In the example of FIG. 2, two persons 1 and 2 are seen approaching a doorway 3 in a building and each wears an individually-coded identification token A, B respectively. Associated with the doorway 3 is a control unit M for reading the codes of the tokens worn by persons in its vicinity and relaying these codes to a central monitoring station from which the whereabouts of the respective persons can be identified at any time. The control unit M may additionally or alternatively perform the function of permitting or denying access through the doorway 3 by controlling the locking of its door in accordance with the level of authorisation associated with the identification codes which it reads.
A session of communication commences with the control unit M (i.e. "master") broadcasting a predefined signal which is interpreted by the tokens (i.e. "slaves") which are within its range as an invitation to commence transmission of their identification.. codes. This signal also includes information whereby synchronization of the subsequent data exchanges is maintained. In the simple example depicted in FIGS. 2 and 3 there are only two tokens in range, i.e. slave A and slave B, each with a four-bit code to transmit, say "1010" for slave A and "1001" for slave B. Consequently, on receipt of the invitation signal from the master, both slaves simultaneously transmit the respective first bits of their identification codes, which in this case are both a "1". The master listens for the transmissions from the slaves following its invitation signal and, depending on the compositions of the codes of the slaves in range, it may receive a signal only in the first half of the bit period (i.e. any number of slaves all sending a "0"), a signal only in the second half of the bit period (i.e. any number of slaves all sending a "1") or a signal in both halves of the bit period (i.e. two or more slaves, some sending a "0" and some sending a "1"). In addition, if no slave is in range the master will receive no transmission at all. The master responds by transmitting a signal in the next bit period determined in accordance with the following rules:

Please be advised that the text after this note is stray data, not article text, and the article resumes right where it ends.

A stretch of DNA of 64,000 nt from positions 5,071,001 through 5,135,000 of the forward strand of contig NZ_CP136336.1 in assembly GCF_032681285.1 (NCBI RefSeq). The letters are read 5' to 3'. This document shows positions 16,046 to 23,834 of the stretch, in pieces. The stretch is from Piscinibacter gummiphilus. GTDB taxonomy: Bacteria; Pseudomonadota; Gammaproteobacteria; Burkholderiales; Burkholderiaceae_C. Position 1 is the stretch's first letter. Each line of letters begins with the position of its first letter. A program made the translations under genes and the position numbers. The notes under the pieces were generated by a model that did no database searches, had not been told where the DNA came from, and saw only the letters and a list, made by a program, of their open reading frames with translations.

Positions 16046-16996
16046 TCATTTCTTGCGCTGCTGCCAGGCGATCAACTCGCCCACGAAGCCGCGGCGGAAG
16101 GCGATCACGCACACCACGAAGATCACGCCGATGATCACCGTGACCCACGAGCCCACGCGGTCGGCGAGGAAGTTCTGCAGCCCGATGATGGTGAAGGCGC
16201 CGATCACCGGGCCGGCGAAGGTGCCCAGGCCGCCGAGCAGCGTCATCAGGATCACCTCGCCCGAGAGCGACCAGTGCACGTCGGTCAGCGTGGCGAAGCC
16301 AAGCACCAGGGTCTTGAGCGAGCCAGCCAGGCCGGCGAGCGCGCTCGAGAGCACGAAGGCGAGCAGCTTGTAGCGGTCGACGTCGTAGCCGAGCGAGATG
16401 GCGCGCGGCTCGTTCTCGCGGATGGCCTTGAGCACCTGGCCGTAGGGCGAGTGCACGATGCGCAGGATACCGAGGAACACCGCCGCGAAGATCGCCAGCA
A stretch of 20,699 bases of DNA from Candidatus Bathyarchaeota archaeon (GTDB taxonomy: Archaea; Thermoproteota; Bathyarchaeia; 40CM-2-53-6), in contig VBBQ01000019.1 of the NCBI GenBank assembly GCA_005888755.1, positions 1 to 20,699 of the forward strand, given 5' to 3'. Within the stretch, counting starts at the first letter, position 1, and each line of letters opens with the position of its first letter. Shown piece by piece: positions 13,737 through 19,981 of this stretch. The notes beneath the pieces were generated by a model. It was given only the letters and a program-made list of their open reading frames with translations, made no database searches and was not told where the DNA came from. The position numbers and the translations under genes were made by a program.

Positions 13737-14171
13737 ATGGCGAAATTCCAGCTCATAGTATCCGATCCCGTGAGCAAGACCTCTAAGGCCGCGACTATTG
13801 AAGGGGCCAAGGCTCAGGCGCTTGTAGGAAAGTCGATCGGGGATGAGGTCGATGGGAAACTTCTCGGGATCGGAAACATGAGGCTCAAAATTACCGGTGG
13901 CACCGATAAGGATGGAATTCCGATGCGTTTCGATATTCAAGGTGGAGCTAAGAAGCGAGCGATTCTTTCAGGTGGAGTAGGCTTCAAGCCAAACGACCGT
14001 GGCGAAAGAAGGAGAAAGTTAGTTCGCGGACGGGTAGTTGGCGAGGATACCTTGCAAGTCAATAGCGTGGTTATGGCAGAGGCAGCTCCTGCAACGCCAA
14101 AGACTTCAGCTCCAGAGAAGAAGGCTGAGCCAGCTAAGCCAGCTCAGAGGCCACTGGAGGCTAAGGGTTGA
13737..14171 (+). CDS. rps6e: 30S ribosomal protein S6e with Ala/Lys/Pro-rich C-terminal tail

______________________________________If a "0" is received: Send a "0"If a "1" is received: Send a "1"If both a "0" and a "1" are received: Send a "1"If nothing is received: Send another invitation signal.______________________________________
In the illustrated example, since both slaves A and B have sent a "1" in bit period 1 the master responds by echoing back a "1" in bit period 2. The slaves all monitor this transmission. If the value they receive back is the one they sent, they proceed to send the next bit of their message. If not, they cease transmission. This means that where two messages differ in a particular bit, the slave(s) which sent a "1" will continue and those which sent a "0" will cease. In the illustrated example, since both slaves A and B received back their first "1" they proceed to transmit their respective second bits in bit period 3, which in this case are both a "0". Accordingly this "0" is echoed back by the master in bit period 4 and the two slaves continue with.the transmission of their next respective bits.
The third bits of slaves A and B differ, however, so that in bit period 5 the master receives a signal in both halves of the period. This it recognizes as a clash and in accordance with the above rules reads this transmission as a "1" and transmits back a "1" in bit period 6. Slave A recognizes this as the same value as it transmitted in the preceding bit period and accordingly proceeds with the transmission of its final bit. Slave B, however, does not recognize this as the same value as it transmitted in the preceding bit period and accordingly it ceases transmission. Since the only value which the master received in bit period 7 was a "0" it accordingly echoes this back in bit period 8.